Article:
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Body Hair Removal: IPL (Intense Pulsed Light) is one procedure for removing unwanted hair. Watch this video to see how it works.
Transcript: IPL hair removal. Laser hair removal. They're the same thing, right? Wrong. On one hand, laser hair...
IPL hair removal. Laser hair removal. They're the same thing, right? Wrong. On one hand, laser hair removal is all about precision - targeting hair follicles while NOT heating the surrounding skin, while IPL - which stands for intense pulsed light - is all about hitting the greatest surface area in the shortest amount of time. With IPL, high intensity flashes of light from a specially designed xenon flash lamp quickly wash over BOTH the hair AND skin being treated. The rapid discharge of the lamp's capacitors does the trick -- damaging, and eventually killing the hair, and, in most cases, only slightly injuring the skin. Essentially, IPL is the cheaper and faster option for minimizing hair growth, but you run the risk of affecting the surrounding skin. Another important thing to remember is that both procedures are based on targeting dark pigmented hair, meaning neither works well on light colored hair or peach fuzz. Now, before you take the plunge, it's best to understand the procedure step-by-step. To prep, avoid spending time in the sun for a week or so. And, if you're taking the acne treatments, stop at least two weeks in advance. If you don't, you could wind up with some pretty nasty burns and blisters on the treated area. The procedure starts with the aesthetician waving a hand-held wand or an articulated arm across your skin -- like so -- directing the broad spectrum of light on the desired area. This light will travel through the skin until it strikes the hair shaft or the root of the hair -- this is where the pigment is strongest. When the light hits the pigment it's converted to heat energy -- instantly vaporizing the root along with most of the hair shaft. As for aftercare, you'll need to use sun block with an SPF of 30 and avoid exercise, saunas and hot showers for at least 12 hours. You'll also need to shun soaps, deodorants, and harsh chemicals for at least 2-3 days. Since you're experiencing a tense jolt of energy, expect some discomfort. But if you're a man, expect a little more. Male body hair is generally thicker than women's and that means stronger pulses of light need to be used. And keep in mind that there are people who SHOULDN'T undergo this procedure --African Americans or dark-skinned patients, since there may be pigment changes resulting in white spots. Also, pregnant or breast feeding women and people using medications that cause photosensitivity are also at risk. Those with photosensitivity related conditions such as Epilepsy, where the flashing light could trigger a seizure or Lupus should also steer clear of IPL. It's always best to speak with your doctor though, before undergoing any type of laser or IPL procedure.To learn more about hair removal, check out OTHER videos in this series.More »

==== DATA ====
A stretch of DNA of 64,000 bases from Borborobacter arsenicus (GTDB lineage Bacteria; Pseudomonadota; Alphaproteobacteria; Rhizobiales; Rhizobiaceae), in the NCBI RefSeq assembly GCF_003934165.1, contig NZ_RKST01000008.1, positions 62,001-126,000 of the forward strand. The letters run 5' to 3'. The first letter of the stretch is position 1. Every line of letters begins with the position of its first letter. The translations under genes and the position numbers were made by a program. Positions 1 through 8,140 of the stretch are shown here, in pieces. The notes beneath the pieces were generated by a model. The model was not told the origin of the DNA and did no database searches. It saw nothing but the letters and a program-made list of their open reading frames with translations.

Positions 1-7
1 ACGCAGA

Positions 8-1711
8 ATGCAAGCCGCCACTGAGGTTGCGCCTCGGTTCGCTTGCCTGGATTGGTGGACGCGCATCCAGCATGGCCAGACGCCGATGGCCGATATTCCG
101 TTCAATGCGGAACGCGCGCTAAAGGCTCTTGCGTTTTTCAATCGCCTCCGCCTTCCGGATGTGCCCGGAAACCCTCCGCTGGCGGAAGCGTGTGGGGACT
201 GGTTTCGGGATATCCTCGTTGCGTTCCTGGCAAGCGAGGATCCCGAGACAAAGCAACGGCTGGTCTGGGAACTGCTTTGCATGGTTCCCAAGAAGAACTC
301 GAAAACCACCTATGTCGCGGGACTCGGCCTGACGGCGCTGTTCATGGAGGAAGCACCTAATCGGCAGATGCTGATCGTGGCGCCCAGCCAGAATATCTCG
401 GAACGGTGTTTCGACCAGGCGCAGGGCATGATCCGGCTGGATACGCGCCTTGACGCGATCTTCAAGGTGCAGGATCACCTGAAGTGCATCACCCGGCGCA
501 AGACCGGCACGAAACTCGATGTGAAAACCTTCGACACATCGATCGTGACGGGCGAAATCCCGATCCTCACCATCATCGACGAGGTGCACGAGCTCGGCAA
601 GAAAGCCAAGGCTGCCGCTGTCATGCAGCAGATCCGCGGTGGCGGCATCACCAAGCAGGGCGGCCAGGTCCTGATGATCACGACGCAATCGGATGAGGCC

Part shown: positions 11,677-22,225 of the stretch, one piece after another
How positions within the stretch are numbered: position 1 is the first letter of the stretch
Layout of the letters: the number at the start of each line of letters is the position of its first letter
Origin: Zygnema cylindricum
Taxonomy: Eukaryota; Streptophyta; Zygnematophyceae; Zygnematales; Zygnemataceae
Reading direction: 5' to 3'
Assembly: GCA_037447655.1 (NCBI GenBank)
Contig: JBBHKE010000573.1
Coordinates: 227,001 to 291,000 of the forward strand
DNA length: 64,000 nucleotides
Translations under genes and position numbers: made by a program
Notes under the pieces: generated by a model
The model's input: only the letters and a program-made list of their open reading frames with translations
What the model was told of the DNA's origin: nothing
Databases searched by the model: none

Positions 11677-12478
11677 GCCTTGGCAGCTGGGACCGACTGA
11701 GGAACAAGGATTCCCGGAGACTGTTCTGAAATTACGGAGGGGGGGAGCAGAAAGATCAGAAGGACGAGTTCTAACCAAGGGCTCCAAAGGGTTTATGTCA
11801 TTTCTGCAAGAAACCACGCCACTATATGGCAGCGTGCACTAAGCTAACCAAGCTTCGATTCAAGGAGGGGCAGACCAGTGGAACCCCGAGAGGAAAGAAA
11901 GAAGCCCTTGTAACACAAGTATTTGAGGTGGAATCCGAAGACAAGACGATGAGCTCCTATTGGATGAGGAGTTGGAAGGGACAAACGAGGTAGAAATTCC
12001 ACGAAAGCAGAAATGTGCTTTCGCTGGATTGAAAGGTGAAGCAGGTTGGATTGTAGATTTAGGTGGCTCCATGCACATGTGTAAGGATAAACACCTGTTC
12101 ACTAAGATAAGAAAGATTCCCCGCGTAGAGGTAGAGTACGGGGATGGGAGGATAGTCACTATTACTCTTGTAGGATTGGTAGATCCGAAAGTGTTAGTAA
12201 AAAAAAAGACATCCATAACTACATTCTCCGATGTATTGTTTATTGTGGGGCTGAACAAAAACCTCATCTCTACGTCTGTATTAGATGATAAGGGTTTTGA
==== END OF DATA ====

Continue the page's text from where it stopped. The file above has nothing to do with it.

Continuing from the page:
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Laser hair removal surgery is an option for those who are tired of continuously shaving and waxing unwanted hair. This video explains everything you need to know about body hair removal: laser.
Transcript: For some people, shaving, waxing and threading just doesn't cut it. When they want their hair removed,...
For some people, shaving, waxing and threading just doesn't cut it. When they want their hair removed, they want it gone for good, which is why 2 million Americans undergo laser hair removal surgery each year. Unlike other methods of hair removal, LASER hair removal must be performed by a dermatologist, not just an aesthetician. The procedure became available in the mid 1970s, but it wasn't until the late '90s that the FDA approved the procedure for PERMANENT hair reduction. Although it is not literally PERMANENT (only electrolysis is considered fully Permanent), 'permanent' hair reduction is defined by the FDA as the long-term, stable reduction in the number of hairs that re-grow after a treatment routine. Popular for speed, efficiency and availability, one thing laser hair removal CANT claim to be is painless. But, while it's MORE painful than the temporary techniques like waxing and tweezing, it's actually LESS painful than the other permanent option of electrolysis. So how exactly does it work? The laser beam targets the melanin pigment found in hair follicles, heating it up and causing damage. In other words, just the follicle will be damaged while the rest of the skin remains unharmed. With enough injury, the hair will eventually fall out and stop re-growing. Remember though, only black or brown hair can be removed since red, blonde and white hair doesn't contain the pigment. Also keep in mind that laser hair removal works best on coarse hair, as well as light skin with dark hair. If you want to see permanent results, one session won't cut it. It'll take about 6 to 8 treatments spaced 8 to 12 weeks apart, depending on the area of the body being treated. You'll also need to wait 2-3 weeks for the treated hair to shed. There ARE side effects that come with going under that intense laser beam, though. The minor ones include, itching, redness and swelling - similar to what you might experience after a waxing session. The more SERIOUS risks include skin burn, discoloration in the form of white spots, acne, scabbing and infections. Picking the appropriate laser and setting for your skin type can help minimize these risks -and, of course, finding a reputable doctor for the procedure. With any form of hair removal, be sure to discuss this one with your doctor because you could be allergic to the hair removal gel used with certain laser types or even the preferred numbing creams. To learn more about other hair removal procedures and techniques, check out additional videos in this series.More »